Author Topic: Ending 2016 correctly  (Read 1398 times)

doneby35

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Ending 2016 correctly
« on: January 06, 2017, 08:24:45 PM »
Here's an overview of my 2016:
1. Earned income from job was 106,000.
2. Capital short term gains (6500) - capital short term losses (2500): 6500 - 2500 = 4000
3. Sold a house for 330,000 before hitting the 2 year mark to not pay tax on the gains (initially bought it for 320,000)
4. Contributions to 401k: 8500

I'm trying to figure it out if I can contribute to traditional IRA for 2016 and deduct it. I'll be filing jointly and my spouse is unemployed. I know I can contribute the max for her and be able to deduct all of it, but will I be able to do the same for myself?

SKL-HOU

  • Pencil Stache
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Re: Ending 2016 correctly
« Reply #1 on: January 06, 2017, 08:27:40 PM »
I thought you didn't pay tax on the gains if you held the house for more than 2 years, not the other way around?

terran

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Re: Ending 2016 correctly
« Reply #2 on: January 06, 2017, 08:32:42 PM »
Looks like an AGI of $111,500 which is well above the limit for a deductible tIRA for married filing jointly since you have a retirement plan at work.

doneby35

  • Bristles
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Re: Ending 2016 correctly
« Reply #3 on: January 06, 2017, 08:49:53 PM »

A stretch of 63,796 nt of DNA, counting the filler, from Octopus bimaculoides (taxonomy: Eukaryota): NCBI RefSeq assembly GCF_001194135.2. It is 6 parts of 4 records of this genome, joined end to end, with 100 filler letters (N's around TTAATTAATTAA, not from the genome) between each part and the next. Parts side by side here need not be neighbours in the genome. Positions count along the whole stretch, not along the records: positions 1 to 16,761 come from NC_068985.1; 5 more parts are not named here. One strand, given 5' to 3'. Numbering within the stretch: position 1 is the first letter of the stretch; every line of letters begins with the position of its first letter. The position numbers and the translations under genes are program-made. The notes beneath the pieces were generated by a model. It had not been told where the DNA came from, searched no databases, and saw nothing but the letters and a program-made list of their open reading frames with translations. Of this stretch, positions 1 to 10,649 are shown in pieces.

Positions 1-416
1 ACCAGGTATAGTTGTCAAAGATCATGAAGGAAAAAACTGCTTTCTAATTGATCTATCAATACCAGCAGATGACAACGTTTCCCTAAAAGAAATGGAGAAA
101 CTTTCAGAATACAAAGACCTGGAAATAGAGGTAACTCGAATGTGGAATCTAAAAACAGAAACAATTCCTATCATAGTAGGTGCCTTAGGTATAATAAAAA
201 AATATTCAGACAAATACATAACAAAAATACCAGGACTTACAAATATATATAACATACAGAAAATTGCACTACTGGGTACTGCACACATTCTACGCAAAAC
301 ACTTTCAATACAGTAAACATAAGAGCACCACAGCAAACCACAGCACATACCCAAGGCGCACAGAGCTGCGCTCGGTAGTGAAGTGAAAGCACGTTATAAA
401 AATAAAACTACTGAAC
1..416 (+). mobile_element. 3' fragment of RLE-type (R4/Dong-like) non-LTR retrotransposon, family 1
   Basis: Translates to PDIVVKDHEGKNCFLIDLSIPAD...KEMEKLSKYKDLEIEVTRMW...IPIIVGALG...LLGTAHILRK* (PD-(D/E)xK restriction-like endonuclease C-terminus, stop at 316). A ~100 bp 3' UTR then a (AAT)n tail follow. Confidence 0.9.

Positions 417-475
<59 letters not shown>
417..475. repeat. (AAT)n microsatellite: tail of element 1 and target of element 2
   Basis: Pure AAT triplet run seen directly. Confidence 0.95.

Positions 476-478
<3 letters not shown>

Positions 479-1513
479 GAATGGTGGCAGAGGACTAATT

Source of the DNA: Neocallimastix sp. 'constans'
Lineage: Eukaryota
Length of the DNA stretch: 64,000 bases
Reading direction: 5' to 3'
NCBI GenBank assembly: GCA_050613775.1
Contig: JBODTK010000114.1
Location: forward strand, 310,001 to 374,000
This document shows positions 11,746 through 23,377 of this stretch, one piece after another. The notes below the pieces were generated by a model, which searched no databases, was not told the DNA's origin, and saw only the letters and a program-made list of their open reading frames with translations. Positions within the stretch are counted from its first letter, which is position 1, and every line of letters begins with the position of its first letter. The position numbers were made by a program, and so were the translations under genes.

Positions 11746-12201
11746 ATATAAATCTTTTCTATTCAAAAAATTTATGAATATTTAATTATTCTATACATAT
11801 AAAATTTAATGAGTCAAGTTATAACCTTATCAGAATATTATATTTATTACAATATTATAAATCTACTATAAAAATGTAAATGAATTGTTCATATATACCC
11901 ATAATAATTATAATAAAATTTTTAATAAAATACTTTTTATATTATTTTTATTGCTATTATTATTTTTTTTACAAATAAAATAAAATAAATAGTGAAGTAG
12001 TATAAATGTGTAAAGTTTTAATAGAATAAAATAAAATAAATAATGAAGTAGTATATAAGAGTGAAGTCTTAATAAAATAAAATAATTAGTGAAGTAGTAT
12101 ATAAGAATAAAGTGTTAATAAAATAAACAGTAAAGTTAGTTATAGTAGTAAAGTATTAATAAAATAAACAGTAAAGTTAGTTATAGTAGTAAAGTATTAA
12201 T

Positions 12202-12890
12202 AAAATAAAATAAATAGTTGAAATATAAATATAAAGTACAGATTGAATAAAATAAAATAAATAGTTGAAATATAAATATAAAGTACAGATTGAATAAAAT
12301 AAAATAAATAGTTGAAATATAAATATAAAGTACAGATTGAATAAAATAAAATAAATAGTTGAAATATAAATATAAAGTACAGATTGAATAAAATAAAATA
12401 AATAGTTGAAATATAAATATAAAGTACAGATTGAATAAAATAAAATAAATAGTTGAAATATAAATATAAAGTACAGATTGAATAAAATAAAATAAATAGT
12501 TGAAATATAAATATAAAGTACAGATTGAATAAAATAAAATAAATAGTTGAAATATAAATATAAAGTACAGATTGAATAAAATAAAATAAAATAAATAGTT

Correct, I did not hold the house for 2 years, therefore I'm assuming i would be paying capital gains tax on the $10,000.
Should I be contributing to a roth IRA instead? or should I just contribute to the 2017 traditional IRA? (2017 will be back to normal as far as me being below the limit for full deductibility)

terran

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Re: Ending 2016 correctly
« Reply #4 on: January 06, 2017, 08:54:04 PM »
I would do the roth. Use it or lose it. Then you have almost 18 months to fund a 2017 IRA (and maybe get more into the 401k too?).

MDM

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Re: Ending 2016 correctly
« Reply #5 on: January 06, 2017, 09:35:49 PM »
See Publication 590-A (2016): tIRA MAGI calculation.

If you are below $98K you can deduct the full $5500.

If you are above $118K you can't deduct anything.

If you are above $98K but below $118K you can deduct ($118K - MAGI) / ($118K - $98K) * $5500.